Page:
Court of Justice

Today, Oct. 6th, the Court of Justice of the EU (CJEU) ruled that the current U.S.-EU Safe Harbor Program is no longer a valid method for ensuring adequacy under EU Data Protection Directive 95/46/EC for international data transfers.

This significant change in data protection law removes an established data transfer compliance mechanism that has been in place since 2000 and relied on by more than 4,000 U.S. companies.

This ruling causes a period of uncertainty for businesses until the Department of Commerce and the European Commission can agree and put a new U.S.-EU Safe Harbor framework in place. This morning the Department of Commerce commented, “The court’s decision necessitates release of the updated Safe Harbor Framework as soon as possible,” and the UK ICO also added, “Concerns about the Safe Harbor are not new…We understand that these negotiations are well advanced.”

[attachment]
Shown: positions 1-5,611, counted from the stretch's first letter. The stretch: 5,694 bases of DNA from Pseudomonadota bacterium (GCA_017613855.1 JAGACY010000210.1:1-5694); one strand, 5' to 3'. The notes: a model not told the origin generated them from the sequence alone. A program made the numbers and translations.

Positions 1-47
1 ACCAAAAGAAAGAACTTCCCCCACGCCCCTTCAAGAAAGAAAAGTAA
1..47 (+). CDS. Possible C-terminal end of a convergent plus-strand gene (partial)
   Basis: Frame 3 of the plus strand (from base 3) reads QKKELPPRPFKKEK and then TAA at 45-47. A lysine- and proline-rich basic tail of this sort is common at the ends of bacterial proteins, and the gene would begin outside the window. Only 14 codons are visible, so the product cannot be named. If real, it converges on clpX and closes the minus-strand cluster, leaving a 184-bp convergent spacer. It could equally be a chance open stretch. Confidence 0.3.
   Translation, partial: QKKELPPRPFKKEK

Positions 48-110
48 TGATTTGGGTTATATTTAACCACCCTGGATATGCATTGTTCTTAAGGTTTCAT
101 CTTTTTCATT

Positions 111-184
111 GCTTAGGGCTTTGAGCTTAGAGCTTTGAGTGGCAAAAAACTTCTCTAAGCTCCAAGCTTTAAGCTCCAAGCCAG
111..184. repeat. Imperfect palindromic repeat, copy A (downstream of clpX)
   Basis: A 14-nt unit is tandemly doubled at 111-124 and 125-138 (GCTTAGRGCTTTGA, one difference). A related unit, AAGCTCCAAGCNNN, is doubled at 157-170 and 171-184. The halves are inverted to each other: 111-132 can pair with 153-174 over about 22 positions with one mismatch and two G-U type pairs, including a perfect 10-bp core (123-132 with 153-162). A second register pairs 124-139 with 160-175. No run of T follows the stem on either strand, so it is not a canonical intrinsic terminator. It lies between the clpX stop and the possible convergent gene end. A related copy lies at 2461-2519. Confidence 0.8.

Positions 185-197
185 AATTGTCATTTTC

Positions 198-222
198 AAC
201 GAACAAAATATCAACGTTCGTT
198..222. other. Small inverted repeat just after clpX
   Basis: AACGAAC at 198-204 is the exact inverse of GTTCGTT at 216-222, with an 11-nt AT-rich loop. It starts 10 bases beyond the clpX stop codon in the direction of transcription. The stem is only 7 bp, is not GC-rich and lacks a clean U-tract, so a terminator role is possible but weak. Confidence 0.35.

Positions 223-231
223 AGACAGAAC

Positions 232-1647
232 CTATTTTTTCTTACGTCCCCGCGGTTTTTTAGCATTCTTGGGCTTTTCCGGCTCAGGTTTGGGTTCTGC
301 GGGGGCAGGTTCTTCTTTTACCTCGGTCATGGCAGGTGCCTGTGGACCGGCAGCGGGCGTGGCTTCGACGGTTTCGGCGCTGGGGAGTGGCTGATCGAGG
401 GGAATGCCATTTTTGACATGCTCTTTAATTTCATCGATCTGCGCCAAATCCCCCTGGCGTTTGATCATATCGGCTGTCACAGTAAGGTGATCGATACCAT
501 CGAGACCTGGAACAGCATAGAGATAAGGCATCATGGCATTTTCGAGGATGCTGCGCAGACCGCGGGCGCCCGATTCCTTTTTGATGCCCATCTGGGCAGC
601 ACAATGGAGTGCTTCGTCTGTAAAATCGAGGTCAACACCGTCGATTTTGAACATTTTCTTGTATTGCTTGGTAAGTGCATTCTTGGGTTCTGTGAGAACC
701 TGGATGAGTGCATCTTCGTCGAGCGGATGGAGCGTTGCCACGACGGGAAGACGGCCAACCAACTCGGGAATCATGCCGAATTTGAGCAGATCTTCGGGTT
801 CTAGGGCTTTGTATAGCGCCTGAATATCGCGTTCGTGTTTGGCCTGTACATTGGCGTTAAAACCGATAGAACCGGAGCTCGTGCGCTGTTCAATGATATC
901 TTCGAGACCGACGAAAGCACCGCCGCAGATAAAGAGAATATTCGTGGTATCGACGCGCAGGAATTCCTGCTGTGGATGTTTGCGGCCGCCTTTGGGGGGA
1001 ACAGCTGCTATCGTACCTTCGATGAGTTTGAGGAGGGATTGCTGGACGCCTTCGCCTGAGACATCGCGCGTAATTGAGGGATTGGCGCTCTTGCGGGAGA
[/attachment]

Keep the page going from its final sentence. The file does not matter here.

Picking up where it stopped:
To ensure compliance in the interim, it’s essential to assess and prioritize current data transfers to evaluate the options for your organization. Main considerations include the nature and frequency of the data transfers that have relied on Safe Harbor for the legitimacy. Once a data transfer baseline has been determined, the alternative options include:

  • Relying on consent as a justification for your data transfers.
  • Introducing Model Clauses for data transfers into your contracts.
  • Starting the process to apply for Binding Corporate Rules (BCRs)
  • Waiting for a new U.S.-EU Safe Harbor 2.0 to be introduced.

On Friday, TRUSTe will be facilitating a webinar with the Delegation of the European Union to the U.S. This webinar will provide listeners with an opportunity to ask questions on next steps for U.S. companies previously in the Safe Harbor Program.

TRUSTe will continue to monitor the situation closely and provide updates on our blog and email.

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